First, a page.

Seniors in need rely on ATH produce for good nutrition

By Victoria Cherrie, Development Director

Joyce Johnson lives in a low-income senior living complex in KCMO and relies on a pantry for the bulk of her food every month. Mostly she gets canned goods. And occasionally there are soups and grits. But there is seldom any produce, she says.

“Sometimes there are grapes or apples, but it’s rare,” she says. “It’s hard to come by.”

That’s why Joyce, 79, and her neighbors are so joyful about the farm-fresh produce they receive from After the Harvest.

“We never take it for granted,” she says. “We know that someone – a farmer – has put some hard labor into every piece of fruit or vegetable in order for us to have the benefit of something to go in our mouths.”

Across America, nearly 8% of Americans or 5.5 million people 60 and older are food insecure. That includes 8.2% of seniors in the Kansas City metro who lacked consistent access to enough food in 2018, according to a 2020 study released by Feeding America.

The global pandemic has exacerbated hunger among the elderly, including those in our community who rely on produce from ATH for good nutrition. While social distancing is a must to minimize the spread of the virus, it’s also preventing food-insecure seniors from accessing regular meals at senior centers and collecting food from pantries at a time when staying healthy is more critical than ever.

Through our Truckloads Program, ATH rescues semi-truckloads of imperfect produce that could end up in landfills and brings them to Greater Kansas City for wide distribution by our partner, Harvesters – The Community Food Network.

While not every pantry or agency is reached, W.T. Bolen, a longtime ATH volunteer, sees that none of the produce from those trucks or our Gleaning Program gets wasted.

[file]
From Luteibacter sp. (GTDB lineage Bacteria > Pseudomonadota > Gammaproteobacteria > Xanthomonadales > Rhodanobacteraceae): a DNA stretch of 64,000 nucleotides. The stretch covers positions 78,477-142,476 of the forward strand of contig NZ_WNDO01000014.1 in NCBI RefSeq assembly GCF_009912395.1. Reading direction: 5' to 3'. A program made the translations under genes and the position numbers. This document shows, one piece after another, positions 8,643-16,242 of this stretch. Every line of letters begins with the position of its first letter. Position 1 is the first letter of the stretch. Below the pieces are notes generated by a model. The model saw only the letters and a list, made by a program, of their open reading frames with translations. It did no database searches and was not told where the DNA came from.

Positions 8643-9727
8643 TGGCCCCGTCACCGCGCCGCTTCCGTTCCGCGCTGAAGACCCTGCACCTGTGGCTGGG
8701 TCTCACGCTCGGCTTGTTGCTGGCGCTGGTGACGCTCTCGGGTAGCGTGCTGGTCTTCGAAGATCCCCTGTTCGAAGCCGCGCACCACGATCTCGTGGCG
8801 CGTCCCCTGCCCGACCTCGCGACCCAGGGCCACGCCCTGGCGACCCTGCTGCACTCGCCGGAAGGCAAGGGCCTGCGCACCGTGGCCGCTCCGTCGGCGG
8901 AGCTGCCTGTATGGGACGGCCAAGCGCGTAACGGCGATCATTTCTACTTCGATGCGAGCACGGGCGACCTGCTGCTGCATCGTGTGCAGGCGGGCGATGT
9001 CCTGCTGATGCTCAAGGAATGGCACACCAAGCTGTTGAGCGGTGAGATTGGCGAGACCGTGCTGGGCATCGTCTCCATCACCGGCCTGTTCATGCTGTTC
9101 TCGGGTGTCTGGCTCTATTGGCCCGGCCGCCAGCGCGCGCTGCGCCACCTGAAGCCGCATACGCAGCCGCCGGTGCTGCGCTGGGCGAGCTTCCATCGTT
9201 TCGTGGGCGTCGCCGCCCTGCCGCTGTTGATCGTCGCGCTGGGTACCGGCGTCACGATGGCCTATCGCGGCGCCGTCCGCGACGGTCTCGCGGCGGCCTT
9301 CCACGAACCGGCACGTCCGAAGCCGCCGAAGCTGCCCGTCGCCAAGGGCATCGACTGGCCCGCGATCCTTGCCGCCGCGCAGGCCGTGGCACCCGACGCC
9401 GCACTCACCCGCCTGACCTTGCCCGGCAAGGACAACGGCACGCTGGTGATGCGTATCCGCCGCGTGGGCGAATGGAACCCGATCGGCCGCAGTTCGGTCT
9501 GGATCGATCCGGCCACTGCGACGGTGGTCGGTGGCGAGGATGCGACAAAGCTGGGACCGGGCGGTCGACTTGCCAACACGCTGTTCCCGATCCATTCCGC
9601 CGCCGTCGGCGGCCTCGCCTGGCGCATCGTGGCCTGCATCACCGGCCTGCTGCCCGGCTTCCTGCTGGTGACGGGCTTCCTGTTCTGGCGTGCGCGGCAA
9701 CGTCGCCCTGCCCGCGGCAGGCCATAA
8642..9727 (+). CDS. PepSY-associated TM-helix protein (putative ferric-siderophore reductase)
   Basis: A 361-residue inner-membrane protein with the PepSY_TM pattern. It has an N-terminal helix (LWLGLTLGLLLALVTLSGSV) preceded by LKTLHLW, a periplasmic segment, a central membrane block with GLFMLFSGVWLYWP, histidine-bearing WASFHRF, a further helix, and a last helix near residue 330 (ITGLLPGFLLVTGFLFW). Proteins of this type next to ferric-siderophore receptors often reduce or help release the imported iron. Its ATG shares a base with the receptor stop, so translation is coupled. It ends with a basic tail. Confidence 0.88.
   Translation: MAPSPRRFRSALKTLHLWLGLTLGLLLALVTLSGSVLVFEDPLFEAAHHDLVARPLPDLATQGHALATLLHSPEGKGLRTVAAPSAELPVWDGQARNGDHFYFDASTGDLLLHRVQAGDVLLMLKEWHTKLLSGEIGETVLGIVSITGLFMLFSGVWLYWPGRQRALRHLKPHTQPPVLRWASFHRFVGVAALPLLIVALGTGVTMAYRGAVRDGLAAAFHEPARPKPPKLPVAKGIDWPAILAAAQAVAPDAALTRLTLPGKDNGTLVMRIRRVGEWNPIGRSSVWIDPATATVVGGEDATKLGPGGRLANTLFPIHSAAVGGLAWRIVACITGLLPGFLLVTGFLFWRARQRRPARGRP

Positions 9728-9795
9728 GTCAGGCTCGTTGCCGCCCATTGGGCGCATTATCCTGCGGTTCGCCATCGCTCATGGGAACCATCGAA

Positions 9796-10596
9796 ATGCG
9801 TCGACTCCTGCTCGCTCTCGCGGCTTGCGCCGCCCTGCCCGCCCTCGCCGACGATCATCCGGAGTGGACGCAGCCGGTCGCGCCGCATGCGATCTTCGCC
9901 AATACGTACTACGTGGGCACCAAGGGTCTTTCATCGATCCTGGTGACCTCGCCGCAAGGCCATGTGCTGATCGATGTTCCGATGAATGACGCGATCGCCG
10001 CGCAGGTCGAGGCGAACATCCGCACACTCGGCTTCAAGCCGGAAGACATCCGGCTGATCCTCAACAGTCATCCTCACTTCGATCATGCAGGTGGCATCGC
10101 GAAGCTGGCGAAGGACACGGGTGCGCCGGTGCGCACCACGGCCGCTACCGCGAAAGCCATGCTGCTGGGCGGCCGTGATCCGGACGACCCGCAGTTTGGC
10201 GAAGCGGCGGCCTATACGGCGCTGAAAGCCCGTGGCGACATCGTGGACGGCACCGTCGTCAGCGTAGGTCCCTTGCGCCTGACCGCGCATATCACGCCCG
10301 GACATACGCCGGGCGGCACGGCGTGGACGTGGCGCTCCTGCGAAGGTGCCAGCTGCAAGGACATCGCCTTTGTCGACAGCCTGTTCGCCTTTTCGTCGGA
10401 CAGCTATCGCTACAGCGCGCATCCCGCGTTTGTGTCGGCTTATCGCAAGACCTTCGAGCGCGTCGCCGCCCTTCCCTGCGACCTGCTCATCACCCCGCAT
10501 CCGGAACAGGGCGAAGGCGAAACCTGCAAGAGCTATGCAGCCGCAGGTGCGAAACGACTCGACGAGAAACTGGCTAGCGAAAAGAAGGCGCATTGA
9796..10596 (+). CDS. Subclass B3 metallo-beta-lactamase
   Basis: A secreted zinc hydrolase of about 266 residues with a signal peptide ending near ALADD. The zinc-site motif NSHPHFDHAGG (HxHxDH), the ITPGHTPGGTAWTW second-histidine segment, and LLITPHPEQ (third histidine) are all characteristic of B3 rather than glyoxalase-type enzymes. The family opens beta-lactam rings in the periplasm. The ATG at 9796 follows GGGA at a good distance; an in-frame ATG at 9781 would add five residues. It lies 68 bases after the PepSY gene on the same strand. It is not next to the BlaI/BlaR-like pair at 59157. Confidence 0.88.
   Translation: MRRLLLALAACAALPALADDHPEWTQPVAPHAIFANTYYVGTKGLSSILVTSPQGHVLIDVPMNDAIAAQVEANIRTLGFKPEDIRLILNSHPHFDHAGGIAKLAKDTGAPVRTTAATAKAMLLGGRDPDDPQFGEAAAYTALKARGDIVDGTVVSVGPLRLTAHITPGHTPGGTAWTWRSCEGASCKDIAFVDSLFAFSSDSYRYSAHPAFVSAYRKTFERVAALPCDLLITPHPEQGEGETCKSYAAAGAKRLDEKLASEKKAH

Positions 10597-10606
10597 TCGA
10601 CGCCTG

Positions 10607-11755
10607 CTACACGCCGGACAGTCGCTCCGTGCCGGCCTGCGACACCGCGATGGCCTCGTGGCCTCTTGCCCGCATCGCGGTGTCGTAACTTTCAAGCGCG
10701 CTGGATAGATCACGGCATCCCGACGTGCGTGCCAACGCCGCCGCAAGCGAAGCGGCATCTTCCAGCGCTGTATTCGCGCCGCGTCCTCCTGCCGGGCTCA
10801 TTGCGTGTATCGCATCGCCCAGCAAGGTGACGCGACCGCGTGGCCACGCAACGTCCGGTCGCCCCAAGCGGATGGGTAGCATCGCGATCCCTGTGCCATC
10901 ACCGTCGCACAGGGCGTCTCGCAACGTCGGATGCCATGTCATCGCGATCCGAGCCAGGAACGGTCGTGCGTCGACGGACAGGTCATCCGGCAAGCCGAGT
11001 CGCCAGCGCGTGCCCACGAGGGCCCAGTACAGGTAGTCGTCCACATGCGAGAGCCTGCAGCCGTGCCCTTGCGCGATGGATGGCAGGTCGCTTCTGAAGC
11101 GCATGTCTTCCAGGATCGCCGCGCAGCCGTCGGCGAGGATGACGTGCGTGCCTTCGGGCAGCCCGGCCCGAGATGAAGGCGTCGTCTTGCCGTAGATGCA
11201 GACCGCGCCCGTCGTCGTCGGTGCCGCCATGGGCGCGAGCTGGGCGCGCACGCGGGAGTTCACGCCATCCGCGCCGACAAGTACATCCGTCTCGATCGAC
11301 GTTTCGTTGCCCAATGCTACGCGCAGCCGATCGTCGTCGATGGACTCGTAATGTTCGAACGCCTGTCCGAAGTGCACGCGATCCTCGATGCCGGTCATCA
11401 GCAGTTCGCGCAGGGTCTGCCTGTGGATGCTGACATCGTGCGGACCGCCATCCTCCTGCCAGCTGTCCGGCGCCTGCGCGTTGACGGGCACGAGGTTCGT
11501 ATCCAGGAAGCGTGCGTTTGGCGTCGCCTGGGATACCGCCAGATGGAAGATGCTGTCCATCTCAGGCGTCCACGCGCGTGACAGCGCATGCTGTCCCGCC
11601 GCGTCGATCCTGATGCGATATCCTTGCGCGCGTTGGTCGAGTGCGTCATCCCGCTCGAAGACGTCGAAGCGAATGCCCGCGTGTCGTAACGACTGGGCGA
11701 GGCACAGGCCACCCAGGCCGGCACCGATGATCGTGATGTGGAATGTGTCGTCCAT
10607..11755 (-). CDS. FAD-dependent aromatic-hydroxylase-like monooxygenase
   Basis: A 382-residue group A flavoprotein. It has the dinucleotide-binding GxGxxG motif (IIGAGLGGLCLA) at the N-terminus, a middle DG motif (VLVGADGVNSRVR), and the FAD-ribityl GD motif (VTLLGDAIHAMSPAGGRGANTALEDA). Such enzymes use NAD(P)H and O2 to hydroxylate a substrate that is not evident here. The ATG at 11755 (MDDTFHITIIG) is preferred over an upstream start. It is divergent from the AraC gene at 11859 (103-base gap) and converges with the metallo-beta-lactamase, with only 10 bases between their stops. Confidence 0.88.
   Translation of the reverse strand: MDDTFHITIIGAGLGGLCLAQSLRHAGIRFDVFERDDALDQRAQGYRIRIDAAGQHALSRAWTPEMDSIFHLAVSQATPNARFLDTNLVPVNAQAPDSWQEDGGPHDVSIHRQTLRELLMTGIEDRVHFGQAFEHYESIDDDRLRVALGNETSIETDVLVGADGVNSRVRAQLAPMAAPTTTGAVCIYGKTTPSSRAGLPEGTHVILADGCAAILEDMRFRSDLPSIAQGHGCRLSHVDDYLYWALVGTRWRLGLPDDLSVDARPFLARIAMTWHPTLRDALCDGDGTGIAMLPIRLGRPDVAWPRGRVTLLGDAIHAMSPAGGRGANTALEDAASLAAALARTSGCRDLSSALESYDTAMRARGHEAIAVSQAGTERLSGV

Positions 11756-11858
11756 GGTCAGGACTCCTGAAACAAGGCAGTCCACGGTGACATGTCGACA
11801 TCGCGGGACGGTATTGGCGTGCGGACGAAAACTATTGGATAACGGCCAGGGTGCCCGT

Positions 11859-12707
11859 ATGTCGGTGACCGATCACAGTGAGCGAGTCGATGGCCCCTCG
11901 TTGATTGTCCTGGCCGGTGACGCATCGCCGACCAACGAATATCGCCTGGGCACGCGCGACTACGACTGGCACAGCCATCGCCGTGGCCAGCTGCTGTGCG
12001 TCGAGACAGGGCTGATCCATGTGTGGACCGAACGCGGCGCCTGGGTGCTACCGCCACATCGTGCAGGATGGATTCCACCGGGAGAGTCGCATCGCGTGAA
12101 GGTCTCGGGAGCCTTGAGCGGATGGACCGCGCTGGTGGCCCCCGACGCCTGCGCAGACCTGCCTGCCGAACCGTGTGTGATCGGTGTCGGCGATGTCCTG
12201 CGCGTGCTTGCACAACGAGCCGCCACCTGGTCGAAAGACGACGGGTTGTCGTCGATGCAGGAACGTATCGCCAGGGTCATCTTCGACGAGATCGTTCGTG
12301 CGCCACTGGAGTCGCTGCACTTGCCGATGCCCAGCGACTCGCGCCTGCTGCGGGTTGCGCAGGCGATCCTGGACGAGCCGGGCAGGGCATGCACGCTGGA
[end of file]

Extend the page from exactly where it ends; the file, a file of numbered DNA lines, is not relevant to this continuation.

Bolen, pastor at Temple of Faith COGIC, volunteers at mobile food pantries at different churches across the city and uses a personal flatbed trailer to deliver any leftover fruits and vegetables every week to families and others who wouldn’t otherwise receive it. That’s how he came to know Joyce and her neighbors, who live on fixed-incomes and are limited in their mobility.

“I know there are so many people who don’t have anything,” W.T. says. “They may not have the transportation but they need the food.”

Bolen, 66, grew up picking and cutting cotton in farm fields in Shreveport, La. It taught him the importance of farmers. Being one of eight children, he too understands what it’s like to live minimally and be grateful for every ounce of the earth’s goodness, he says.

When W.T. collects enough leftover produce, he calls Joyce and she calls her neighbors.

“They line up with little carts and hand held baskets to enjoy the blessings of what ATH donates to us,” he says. “Just seeing them come out to get the food is a blessing to me every time.”

If you’d like to help After the Harvest provide more healthy food for hungry people this holiday season, donate to Buck$ for Trucks.